Taiwan is expected to face heavier economic pressure from the US over access to its markets, but should also work toward playing a more significant role in the US’ grand Asia-Pacific strategy, analysts said yesterday during an examination of projected Taiwan-US relations under US President Barack Obama’s second term.
The challenge for Taiwan in its relations with the US following Obama’s re-election will be two-fold — economic and political — and the economic issue appears to be more urgent, academics told the forum, which was organized by Taiwan Thinktank.
Because the Trans-Pacific Partnership (TPP) — a comprehensive, high-standard free-trade agreement — is expected to be the US’ main economic focus in the Asia-Pacific region, Taiwan — which has expressed its strong desire to be part of the pact — should brace for difficult challenges ahead, said David Huang (黃偉峰), a researcher at Academia Sinica who served as Taiwan’s deputy representative to the US.
Describing the US’ economic policy as “economic patriotism,” Huang said that while that is not exactly protectionist, the US would be almost certain to ask its trade partners to create a positive environment for US businesses.
The US could demand that Taiwan further open its markets to certain products to show its determination to liberalize trade before proceeding with TPP talks, as well as the resumption of Trade and Investment Framework Agreement talks, Huang said.
On the political front, Huang said President Ma Ying-jeou (馬英九) intended to adopt a strategy of “equidistant diplomacy” in his dealings with Taiwan, China and the US, but it “was easier said than done.”
Ma’s biggest mistake in handling the Diaoyutai Islands (釣魚台) dispute was to drag Beijing into the equation as an effective claimant and to force the US — which is obligated to side with Japan due to their bilateral security pact — to question Taiwan’s motives in the dispute.
The Obama administration is likely to apply less pressure on Taiwan to strengthen its national defense capabilities over the next four years, but it expects Taiwan to keep it informed — or hold prior consultations — on issues related to the cross-strait peace treaty, as well as affairs connected to the East China Sea and the South China Sea, said Lin Cheng-yi (林正義), a researcher at the Institute of European and American Studies at Academia Sinica.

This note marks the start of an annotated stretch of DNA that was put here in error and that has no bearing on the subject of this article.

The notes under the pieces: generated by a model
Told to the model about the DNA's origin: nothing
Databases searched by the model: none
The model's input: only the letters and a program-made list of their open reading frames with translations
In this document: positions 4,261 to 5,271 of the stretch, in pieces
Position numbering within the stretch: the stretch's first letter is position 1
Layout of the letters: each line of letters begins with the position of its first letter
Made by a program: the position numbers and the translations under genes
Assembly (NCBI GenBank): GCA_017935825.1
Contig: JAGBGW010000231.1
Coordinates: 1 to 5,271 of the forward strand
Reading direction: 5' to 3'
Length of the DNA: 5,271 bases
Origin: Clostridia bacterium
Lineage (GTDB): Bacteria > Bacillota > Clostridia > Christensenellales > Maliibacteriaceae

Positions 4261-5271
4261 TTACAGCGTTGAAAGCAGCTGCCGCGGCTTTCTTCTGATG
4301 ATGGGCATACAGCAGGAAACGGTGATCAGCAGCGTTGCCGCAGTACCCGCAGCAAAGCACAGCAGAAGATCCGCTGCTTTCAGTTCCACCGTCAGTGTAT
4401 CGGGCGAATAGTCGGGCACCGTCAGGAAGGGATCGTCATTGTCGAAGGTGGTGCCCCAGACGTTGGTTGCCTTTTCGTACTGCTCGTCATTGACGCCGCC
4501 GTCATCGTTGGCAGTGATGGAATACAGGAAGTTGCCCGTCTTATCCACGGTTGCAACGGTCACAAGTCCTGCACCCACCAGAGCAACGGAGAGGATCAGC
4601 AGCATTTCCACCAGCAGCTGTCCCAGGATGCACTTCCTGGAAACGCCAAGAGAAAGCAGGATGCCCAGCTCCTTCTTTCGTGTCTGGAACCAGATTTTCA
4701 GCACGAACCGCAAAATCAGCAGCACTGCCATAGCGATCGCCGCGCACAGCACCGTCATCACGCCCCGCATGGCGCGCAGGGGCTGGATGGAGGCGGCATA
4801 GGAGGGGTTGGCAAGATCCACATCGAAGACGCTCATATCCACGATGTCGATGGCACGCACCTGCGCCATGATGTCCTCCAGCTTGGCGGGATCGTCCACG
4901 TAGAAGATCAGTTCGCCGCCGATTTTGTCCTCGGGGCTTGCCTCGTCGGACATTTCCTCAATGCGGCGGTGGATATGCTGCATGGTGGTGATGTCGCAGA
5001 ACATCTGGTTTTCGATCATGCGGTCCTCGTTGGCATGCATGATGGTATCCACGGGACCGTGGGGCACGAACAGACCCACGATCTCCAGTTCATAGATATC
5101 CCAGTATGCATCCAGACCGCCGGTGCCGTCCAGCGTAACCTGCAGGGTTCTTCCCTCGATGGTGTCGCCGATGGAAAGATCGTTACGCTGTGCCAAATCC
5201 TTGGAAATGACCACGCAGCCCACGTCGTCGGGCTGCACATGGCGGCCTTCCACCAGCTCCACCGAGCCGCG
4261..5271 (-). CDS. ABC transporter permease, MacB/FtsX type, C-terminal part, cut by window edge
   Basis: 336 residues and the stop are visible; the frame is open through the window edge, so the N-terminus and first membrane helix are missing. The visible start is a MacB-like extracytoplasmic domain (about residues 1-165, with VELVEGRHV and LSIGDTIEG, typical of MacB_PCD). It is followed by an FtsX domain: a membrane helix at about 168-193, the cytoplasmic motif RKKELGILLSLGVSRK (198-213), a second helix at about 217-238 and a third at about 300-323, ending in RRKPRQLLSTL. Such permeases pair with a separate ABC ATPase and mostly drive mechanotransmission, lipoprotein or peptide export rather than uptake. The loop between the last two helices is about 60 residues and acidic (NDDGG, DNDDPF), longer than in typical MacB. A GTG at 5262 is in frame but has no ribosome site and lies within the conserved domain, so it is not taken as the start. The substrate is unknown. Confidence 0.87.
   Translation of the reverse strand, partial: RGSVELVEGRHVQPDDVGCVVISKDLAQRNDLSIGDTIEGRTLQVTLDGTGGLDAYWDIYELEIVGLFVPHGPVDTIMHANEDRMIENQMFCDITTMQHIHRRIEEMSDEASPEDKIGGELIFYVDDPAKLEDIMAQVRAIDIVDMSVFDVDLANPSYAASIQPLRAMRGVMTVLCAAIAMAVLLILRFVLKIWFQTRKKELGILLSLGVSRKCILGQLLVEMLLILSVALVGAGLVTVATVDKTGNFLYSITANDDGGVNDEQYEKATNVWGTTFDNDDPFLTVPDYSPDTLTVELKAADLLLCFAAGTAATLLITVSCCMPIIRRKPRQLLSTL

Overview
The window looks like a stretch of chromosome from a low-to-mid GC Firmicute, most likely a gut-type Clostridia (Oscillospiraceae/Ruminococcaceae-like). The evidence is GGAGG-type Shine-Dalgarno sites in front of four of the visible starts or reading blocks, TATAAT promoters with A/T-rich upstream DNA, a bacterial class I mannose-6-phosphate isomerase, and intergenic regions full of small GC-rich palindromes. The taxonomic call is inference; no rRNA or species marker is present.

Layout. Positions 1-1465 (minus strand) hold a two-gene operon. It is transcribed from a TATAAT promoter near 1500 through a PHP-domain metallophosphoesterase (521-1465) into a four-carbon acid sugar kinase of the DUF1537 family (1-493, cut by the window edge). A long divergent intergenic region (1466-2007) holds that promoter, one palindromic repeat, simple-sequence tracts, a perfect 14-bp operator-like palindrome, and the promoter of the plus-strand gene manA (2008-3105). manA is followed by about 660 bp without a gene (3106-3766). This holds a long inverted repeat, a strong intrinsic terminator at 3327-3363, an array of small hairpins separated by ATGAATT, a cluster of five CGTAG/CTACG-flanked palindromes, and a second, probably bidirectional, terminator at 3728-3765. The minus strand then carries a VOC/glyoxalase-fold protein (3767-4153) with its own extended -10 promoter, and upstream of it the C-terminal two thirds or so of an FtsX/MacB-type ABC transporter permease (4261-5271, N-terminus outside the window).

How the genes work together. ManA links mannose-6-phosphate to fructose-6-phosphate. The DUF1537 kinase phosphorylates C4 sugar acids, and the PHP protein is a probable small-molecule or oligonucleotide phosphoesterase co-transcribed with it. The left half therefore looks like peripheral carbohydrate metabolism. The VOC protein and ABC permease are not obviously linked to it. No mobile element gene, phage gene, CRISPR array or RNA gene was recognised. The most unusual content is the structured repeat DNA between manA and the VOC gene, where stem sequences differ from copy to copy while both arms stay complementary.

Panelists at the forum agreed that the Democratic Progressive Party (DPP) could play an influential role in Taiwan-US relations as well, despite it not being the governing party.
The DPP has to realize that it will face three “competitors” — the Chinese Nationalist Party (KMT), Beijing and Washington — in future elections, in particular after obvious US interference in January’s presidential election, Lin said.
That was why the opposition party should try to make the US a neutral party in future elections and, at the same time, monitor the Ma administration by making it work harder to assess the change in Taiwan’s external security environment in the Asia-Pacific region and to reassure the US that Taiwan is an “economic and security partner” as US Secretary of State Hillary Rodham Clinton described it last year.
Huang said the DPP — as a party which claims to have always sided with the people — could try and stay one step ahead of the KMT by pushing a set of economic policies framed as part of a “compassionate liberalization” in which substantial measures for industrial upgrading and the mitigation of potential impact on local businesses would be addressed following any future free-trade agreements.